Stop shaking, you're awake now.
That's right, reach up and stroke
your own smooth neck. No feathers.
How tangled you get...
your neck, the chicken's,
Grandpa's sudden twist,
your head hangs askew,
you circle before you finally
know you're dead. Like this waking.
Twine binds the chicken's feet.
Blood drips in a pail.
You bite through the salt-roasted
skin. You have always eaten of
yourself. Chickens scratching
in the yard. The hound yawns.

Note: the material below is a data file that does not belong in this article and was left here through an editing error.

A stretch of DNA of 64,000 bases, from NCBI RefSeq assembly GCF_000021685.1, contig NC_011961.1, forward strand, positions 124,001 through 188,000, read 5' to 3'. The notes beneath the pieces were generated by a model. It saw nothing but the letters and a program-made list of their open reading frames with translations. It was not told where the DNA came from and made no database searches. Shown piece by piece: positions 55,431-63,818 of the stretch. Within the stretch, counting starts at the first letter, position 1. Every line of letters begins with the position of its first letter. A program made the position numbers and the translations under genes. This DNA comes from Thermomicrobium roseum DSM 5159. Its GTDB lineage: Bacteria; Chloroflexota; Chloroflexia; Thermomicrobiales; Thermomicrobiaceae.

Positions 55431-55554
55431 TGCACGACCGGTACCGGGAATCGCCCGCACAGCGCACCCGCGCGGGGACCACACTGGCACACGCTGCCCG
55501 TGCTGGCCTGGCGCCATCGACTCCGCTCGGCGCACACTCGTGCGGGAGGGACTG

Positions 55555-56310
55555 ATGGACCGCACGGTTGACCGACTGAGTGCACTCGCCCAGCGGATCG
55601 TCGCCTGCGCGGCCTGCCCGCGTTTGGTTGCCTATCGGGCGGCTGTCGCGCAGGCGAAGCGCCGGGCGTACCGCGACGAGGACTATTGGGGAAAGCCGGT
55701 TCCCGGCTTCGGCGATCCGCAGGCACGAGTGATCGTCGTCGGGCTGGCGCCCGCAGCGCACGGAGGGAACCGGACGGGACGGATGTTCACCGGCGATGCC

Grandpa sings a line
from Figaro, scatters corn.
You wake and wake drenched.
The sound of vertebrae breaking.
Your tongue clucking
until you remember human speech.
© 1995 by Donna J. Waidtlow
Donna J. Waidtlow is currently a MFA candidate at Goddard College. Her poetry has appeared in Alaska Quarterly Review, Bellowing Ark, Chaminade Literary Review, TAPJoE, Cascade Cuneiform, and Xanadu (Tor Books, 1993).